Upon Westminster Bridge by William Wordsworth

I love this poem. It is a Petrarchan sonnet and absolutely awe-inspiring. If you have never been to London, you’re stuck with what I have: book and screen versions. I watched a programme on T.V. once about the River Thames and I was amazed at the visuals of the city.

London lies between the south and east coasts. To the east, there is nothing between London and the sea where the mouth of the River Thames is. A humid and warm Gulf Stream can easily push back the inland air and keep it hanging over the city. When this vapour mixes with the air pollution (smoke) of London, the city becomes dark with fog. This dirty air can remain for days until fresh winds and milder temperatures dissipate the urban pall.

The London Fog is part of London as much as the River Thames is. On the rare occasions when London is without fog, the city’s splendour can be seen from a higher point like Westminster  Bridge . And that’s what this poem is about: standing on Westminster  Bridge  early in the morning on one of those truly rare occasions when a fresh breeze has cleared the air and the city is visible. Thus, the theme of the poem is the beauty of a tranquil morning.

The poet goes out for an early morning walk. While on the  bridge  he sees the sun gilding London as the peaceful city sleeps. The poet starts the poem with hyperbole saying that London is the most beautiful of creation. Through this figure of speech Wordsworth shows his love for London and his delight at experiencing the tranquility. According to him, only an insensitive person could ignore the beautiful scene before him. The poet uses inversion in the second line to emphasize his contempt for such ingratitude. The city, in effect, is dressed in majesty.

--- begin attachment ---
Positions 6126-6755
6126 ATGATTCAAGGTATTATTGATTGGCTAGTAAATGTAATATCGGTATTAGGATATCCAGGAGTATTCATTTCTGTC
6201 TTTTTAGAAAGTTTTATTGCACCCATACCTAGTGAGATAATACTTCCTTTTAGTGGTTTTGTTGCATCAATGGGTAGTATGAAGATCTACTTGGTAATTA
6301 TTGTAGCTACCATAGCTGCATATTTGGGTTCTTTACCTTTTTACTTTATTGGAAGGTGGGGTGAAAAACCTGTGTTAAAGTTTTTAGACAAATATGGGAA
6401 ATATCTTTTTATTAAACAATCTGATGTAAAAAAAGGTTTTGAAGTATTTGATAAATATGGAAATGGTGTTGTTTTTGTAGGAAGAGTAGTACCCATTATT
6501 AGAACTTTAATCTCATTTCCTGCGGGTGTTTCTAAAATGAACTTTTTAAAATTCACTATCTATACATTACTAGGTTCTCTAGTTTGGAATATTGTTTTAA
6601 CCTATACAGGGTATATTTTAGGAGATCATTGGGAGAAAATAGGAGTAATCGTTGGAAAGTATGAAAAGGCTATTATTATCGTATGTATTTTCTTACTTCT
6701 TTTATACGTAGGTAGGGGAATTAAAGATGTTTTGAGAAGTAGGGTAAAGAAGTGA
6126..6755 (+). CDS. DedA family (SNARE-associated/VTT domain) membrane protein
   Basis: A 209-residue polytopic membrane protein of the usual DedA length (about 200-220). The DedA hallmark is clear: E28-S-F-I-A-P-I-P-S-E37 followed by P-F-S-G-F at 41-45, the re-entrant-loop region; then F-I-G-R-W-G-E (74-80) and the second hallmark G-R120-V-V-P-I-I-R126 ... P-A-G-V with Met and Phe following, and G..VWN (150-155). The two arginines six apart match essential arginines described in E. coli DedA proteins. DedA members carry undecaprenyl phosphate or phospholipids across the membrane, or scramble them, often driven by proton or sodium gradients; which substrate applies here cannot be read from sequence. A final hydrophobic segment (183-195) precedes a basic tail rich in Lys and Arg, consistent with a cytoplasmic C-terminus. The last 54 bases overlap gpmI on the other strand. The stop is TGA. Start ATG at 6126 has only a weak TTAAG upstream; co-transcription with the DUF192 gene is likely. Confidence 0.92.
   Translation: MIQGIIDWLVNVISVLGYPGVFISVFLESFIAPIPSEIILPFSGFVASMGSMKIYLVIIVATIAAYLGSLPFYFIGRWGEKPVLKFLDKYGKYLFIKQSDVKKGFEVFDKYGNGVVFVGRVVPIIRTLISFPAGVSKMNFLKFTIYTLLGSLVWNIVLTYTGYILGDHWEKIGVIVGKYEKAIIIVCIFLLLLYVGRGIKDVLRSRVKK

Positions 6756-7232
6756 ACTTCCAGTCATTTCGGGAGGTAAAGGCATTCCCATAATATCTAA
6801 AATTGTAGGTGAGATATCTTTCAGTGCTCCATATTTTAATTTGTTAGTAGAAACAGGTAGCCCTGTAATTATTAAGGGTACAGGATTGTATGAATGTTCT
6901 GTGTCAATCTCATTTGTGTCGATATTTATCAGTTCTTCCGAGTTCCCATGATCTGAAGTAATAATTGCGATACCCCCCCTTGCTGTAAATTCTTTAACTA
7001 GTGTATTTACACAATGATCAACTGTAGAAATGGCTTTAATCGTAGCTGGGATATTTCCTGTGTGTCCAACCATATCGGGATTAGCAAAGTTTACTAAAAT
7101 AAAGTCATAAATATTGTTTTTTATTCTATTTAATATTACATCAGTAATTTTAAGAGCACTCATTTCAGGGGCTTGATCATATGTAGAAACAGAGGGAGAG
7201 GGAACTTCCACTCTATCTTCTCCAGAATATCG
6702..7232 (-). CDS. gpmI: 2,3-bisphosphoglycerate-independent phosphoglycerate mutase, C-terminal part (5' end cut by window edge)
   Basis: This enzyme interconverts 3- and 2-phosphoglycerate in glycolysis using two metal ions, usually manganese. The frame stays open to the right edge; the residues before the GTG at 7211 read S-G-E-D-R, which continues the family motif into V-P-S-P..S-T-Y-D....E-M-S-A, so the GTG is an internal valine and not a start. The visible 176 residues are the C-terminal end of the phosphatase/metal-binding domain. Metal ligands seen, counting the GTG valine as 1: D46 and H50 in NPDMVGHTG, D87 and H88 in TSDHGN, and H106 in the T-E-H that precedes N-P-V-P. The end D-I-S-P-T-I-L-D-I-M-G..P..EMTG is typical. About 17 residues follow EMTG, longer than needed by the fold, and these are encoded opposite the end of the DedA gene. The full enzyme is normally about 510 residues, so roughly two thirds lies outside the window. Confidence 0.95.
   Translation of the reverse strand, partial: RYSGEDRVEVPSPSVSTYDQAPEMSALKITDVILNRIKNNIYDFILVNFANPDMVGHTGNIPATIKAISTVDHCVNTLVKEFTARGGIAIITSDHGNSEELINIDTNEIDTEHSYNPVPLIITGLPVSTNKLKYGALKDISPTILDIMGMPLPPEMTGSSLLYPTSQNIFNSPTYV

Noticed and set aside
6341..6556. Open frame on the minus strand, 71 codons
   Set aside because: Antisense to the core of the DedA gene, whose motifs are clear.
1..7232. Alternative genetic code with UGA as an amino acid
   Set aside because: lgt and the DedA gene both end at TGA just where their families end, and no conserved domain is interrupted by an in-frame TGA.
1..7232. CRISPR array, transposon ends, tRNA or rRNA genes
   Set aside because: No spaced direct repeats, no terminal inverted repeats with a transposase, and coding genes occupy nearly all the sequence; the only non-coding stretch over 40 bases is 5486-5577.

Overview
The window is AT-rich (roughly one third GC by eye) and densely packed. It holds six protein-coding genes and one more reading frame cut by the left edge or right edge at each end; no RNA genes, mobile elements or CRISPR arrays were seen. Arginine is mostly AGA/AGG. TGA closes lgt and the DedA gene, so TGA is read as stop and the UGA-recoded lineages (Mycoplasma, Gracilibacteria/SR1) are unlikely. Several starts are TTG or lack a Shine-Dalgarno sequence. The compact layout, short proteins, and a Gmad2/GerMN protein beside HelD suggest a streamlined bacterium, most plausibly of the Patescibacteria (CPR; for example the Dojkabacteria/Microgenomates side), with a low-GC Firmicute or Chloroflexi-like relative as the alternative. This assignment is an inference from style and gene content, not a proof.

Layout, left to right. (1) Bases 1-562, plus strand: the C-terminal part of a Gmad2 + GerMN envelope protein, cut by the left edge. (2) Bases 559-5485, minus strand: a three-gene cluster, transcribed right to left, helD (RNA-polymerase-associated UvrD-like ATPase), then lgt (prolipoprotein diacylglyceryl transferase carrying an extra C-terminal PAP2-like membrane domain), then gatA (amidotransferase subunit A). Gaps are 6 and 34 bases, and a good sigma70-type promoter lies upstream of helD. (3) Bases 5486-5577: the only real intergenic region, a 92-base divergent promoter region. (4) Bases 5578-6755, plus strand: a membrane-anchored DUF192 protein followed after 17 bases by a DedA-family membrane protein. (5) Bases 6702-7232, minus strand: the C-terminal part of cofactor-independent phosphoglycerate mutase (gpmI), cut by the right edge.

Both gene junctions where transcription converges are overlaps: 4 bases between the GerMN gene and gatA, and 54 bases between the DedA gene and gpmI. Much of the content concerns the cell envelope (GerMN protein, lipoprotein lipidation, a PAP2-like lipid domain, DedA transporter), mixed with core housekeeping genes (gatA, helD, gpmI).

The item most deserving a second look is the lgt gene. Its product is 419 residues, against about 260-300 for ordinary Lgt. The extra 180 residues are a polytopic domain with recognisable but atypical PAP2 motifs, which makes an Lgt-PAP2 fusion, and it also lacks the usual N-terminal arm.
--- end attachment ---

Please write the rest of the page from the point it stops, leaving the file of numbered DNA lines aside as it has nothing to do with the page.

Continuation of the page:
The poet looks out over the city and sees the sun shining on the ships, towers, domes, theatres and temples. These objects describe a modern city. Each signify something: ships: travelling and trade; towers: global power; domes: freedom or universal love; theatres: entertainment; and temples: religion. The poet looks out to the farms and fields on the outskirts of the city. The fog gives the city an impression of being self-enclosed, but on this clear morning, the poet realizes that the city lies open and joins harmoniously with nature. Everything he sees in and about this modern city glitters in the sun. The sun in all its brightness shows every detail of nature (something that is never part of a city description): valleys, rocks, hills. He repeats the word “never” to emphasize his feelings. He is in awe of the tranquility. He can see the powerful river gliding along, an integral part of the city, yet free.

The poet uses apostrophe – to address God – as he sees the quiet over the metropolis. This emphasizes disbelief. Such a powerful city and yet it is so quiet that even the houses seem to be asleep. Wordsworth ends the poem with a beautiful metaphor. He says the mighty heart of the city is lying still. The mighty heart is the sleeping population of the mighty metropolis.

One of the many reasons why I like this poem is simply because I have always wanted to visit London. I have a passion for English, English literature and art. I can see myself standing on Westminster  Bridge  and enjoying this beautiful picture that Wordsworth has painted with words. I hope to be able to do this … one day.